At a recent additive manufacturing, or 3D printing, showcase at Penn State, engineers demoed some of the latest technology in the field. Hear from experts about how 3D metal printing may change manufacturing in the United States, and what challenges it faces.
Automakers in Japan are developing new "microcars" that fit only a driver. Toyota is currently testing a microcar (or ultra compact car) made of aluminum that can reach top speeds of 30 MPH. Targeting older drivers who don't need to go far, these electric cars can be handy. Lucy Craft reports.
During 2012, the Forum built on the findings of the Future of Manufacturing report with the Manufacturing for Growth project, creating a platform for business executives, policy-makers and members of civil society to identify key strategies and recommendations for driving economic growth and job creation through the production of goods.
Apple's CEO addresses the company's cash pile and outlook at a conference, while Facebook suffers a pair of downgrades. And Google is teaming up with an unlikely partner, General Electric, and it will become integrated into several GE applications.
More than 75 years after the Hindenburg disaster, airships could be taking off again. Worldwide Aeros' calls its new blimp the evolution of air transport as it waits for FAA approval to take its aeroscraft for a test flight outside the hangar. CBS News' Bill Whitaker explains.
This episode of IMTSTV In Brief features an interview with Mike Powell, President of Master WorkHolding, as he discusses ways that businesses can use turnkeys to find success. Turnkeys are making inroads in the manufacturing technology industry and Powell says he is seeing a rise in requests for turnkey solutions. by For more information, visit www.IMTS.com.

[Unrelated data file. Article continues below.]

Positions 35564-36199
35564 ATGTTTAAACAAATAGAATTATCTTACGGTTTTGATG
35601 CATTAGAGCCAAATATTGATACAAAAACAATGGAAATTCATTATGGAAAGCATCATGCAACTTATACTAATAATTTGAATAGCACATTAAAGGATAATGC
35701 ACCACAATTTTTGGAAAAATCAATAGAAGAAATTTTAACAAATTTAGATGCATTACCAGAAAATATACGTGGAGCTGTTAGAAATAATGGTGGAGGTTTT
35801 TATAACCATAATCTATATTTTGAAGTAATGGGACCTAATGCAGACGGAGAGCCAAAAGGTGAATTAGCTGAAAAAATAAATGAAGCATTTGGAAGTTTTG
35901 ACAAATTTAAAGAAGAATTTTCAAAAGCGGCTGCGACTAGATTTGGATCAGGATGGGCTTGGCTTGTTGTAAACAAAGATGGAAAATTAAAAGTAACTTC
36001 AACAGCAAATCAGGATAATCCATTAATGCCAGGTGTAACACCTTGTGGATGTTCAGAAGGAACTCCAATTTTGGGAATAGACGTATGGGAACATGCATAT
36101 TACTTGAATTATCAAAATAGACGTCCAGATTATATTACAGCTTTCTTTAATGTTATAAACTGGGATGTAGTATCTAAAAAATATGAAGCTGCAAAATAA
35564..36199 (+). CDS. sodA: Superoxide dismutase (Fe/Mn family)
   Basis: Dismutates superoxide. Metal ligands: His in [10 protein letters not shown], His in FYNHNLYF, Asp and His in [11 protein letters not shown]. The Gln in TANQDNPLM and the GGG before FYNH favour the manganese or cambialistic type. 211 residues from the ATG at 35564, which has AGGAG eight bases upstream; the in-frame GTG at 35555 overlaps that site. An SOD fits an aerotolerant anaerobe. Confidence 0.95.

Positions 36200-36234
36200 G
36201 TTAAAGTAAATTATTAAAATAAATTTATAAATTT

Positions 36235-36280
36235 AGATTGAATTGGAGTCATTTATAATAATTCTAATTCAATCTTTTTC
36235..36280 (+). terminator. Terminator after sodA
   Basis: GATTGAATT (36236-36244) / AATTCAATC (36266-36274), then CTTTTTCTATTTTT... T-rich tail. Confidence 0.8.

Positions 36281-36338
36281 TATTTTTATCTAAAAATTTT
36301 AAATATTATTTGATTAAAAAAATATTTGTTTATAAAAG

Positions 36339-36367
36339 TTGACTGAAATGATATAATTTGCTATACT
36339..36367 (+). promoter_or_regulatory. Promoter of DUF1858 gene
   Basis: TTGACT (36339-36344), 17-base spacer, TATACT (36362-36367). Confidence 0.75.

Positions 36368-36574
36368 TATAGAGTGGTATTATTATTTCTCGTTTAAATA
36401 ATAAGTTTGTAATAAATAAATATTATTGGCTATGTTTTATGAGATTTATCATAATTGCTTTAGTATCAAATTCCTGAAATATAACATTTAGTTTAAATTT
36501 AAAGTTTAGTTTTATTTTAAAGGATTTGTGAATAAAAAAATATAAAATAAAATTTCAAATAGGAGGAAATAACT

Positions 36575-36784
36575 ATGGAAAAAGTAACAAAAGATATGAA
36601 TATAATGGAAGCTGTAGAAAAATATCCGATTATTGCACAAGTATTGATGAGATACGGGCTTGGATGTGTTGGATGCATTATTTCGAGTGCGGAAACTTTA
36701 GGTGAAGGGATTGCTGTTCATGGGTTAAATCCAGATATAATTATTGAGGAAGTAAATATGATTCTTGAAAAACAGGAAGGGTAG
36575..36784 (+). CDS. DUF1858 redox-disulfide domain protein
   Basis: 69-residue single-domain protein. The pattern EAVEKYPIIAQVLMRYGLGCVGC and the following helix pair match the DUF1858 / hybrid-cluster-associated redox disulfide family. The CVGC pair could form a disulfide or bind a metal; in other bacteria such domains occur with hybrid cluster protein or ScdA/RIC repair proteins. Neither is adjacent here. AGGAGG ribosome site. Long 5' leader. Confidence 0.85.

NBC News host, JJ Ramberg, discusses the hiring climate, and why many small businesses have been reluctant to add staff. The drawn out process for resolving the fiscal cliff hurt some confidence while the threat of massive automatic cuts have already started to affect business decisions.
On March 1, across-the-board spending cuts, known as sequester, will hit the federal budget. The sequester is designed to get the deficit under control, economists argue that the cuts are too deep. Scott Pelley speaks with President Obama on whether the sequester could trigger a recession.
To the casual observer, the Swinging Blind Juggler could be an elaborate piece of modern sculpture, or part of an intricate game. But it is neither. The juggler is part of an experiment to test mathematical algorithms that could one day allow the next generation of robots to walk.
This rare 1968 'Green Hornet' Mustang was used as an experimental car to test parts for Shelby performance cars. A new fuel injection system, disk brakes, and rear independent supsension are a few of the things Shelby was testing in this car. The car failed to sell at Barrett-Jackson but bidding went up to $1.8 million.
A new joint venture hopes to bring not only flying cars, but also personal-sized utility saucer-shaped vehicles to consumers by 2014. Skycar 200 is designed for short distance, low-level flight and then it can be driven down a street at 30 MPH. KCRA's Tom DuHain reports for NBC News.
'Glowing lanes' on highways could spell the end of costly street lighting, according to a Dutch designer. Daan Roosengaarde's 'Smart Highway' involves photoluminescent paint markings on roads that are charged in sunlight and glow at night to denote lanes. Reuters' Jim Drury reports.
Dell decides to go private, the latest move by Michael Dell to take the computer company he founded to new heights. Like all good tech stories, Dell started in a college dorm room where Michael Dell would build computers and sell them directly to his classmates. Here is a look at how Michael Dell built his company.
The Crown, Toyota's oldest sedan still in production is a symbol of proud tradition. It's conservative evolution over the years has been typical for a company known more for being reliable than racy. But it's newest version is a sign of changes to come.
Air India continued to fly some of its 787 Dreamliner jets after the United States and other countries grounded the fleet as the probe into the aircraft's battery problems continues. Travel editor Peter Greenberg speaks to the "CBS This Morning" co-hosts about why some 787s are still allowed to fly.